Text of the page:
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Bi-Partisan Legislation Banning Mandatory Arbitration of Sexual Harassment Claims

A bill that would allow persons claiming sexual harassment or sexual assault under any federal, state or tribal law to opt out of any agreement to submit such claims to arbitration, rather than the courts, easily passed the House of Representatives (H.R. 4445). The bill moves to the Senate, where bipartisan support indicates that the bill may become law.

Mandatory arbitration clauses are common in employment agreements and some company policies. Mandatory arbitration of employment disputes remains a divisive topic, with strong support for both permitting and outlawing such agreements.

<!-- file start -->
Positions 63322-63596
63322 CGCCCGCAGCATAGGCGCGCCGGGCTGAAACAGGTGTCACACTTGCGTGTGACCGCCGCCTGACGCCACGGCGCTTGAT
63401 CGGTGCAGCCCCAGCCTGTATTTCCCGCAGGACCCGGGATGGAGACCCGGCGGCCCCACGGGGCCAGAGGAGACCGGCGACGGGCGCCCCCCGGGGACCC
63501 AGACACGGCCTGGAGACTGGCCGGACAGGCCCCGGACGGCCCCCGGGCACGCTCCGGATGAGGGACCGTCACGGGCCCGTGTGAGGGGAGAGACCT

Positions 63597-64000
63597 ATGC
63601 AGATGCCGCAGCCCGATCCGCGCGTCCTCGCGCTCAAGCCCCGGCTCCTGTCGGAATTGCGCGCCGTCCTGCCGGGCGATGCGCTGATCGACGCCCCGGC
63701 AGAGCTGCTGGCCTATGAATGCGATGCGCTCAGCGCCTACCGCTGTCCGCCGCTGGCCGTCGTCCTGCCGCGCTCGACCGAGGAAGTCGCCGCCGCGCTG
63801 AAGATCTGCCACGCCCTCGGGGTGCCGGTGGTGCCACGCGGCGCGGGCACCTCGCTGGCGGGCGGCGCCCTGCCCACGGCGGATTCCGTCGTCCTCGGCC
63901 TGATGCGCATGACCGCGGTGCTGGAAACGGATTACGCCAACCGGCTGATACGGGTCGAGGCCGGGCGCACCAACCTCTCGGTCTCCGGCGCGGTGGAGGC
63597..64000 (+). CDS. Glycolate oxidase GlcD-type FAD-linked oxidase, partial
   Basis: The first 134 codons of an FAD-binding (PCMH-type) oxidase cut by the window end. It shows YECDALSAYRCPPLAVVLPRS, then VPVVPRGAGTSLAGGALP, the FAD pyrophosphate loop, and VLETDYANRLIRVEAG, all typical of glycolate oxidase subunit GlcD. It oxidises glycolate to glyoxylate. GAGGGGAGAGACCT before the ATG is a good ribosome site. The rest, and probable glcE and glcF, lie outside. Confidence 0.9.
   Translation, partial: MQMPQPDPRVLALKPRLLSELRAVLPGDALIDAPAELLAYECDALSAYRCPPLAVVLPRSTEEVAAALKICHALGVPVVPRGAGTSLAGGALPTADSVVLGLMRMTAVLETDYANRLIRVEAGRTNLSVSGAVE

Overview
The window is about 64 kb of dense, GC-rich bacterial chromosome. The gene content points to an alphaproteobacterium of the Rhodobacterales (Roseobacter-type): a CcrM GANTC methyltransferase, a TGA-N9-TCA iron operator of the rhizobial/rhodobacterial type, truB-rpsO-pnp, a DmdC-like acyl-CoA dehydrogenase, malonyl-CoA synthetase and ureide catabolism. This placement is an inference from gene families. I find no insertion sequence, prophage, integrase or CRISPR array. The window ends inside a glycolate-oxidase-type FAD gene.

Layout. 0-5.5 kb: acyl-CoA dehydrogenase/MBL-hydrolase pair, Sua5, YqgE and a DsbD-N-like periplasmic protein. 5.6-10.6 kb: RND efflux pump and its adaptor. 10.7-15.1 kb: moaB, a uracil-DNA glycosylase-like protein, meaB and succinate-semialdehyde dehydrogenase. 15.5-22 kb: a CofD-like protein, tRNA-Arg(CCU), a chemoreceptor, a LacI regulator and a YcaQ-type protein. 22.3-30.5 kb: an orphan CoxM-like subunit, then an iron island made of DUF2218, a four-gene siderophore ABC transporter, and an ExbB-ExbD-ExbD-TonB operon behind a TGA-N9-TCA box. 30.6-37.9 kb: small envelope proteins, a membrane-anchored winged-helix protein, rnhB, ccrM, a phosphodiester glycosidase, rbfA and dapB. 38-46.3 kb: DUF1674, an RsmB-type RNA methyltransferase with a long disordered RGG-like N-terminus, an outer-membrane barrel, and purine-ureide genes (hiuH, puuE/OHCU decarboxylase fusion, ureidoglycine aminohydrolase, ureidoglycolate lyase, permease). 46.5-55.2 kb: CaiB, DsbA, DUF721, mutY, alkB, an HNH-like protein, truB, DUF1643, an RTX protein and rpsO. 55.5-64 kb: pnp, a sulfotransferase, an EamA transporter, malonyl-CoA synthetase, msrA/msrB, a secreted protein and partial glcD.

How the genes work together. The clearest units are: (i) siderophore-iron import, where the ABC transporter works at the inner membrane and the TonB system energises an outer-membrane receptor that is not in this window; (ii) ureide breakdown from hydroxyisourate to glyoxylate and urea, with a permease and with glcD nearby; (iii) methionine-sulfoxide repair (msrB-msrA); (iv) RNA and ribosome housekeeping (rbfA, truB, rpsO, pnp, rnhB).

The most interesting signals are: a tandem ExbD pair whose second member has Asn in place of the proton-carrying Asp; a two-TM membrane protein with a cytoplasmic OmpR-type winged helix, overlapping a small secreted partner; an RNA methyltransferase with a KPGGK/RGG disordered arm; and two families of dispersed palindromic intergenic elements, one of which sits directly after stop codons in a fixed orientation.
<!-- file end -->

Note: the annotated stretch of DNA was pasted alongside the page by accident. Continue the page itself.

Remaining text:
One likely effect of the enactment of H.R. 4445 would be to ensure that any sexual harassment dispute or sexual assault civil claim would play out in the public eye rather than the more private context of arbitration. This may add leverage to the plaintiff's claims. The federal, state or tribal law claims that would be exempted from mandatory arbitration include class actions and other multiparty claims.

WASHINGTON—The House passed a bipartisan bill that would bar mandatory arbitration in cases of sexual assault and harassment, and the Senate could take it up as soon as this week, as the legislation moves closer to becoming law. The bill passed 335-97.

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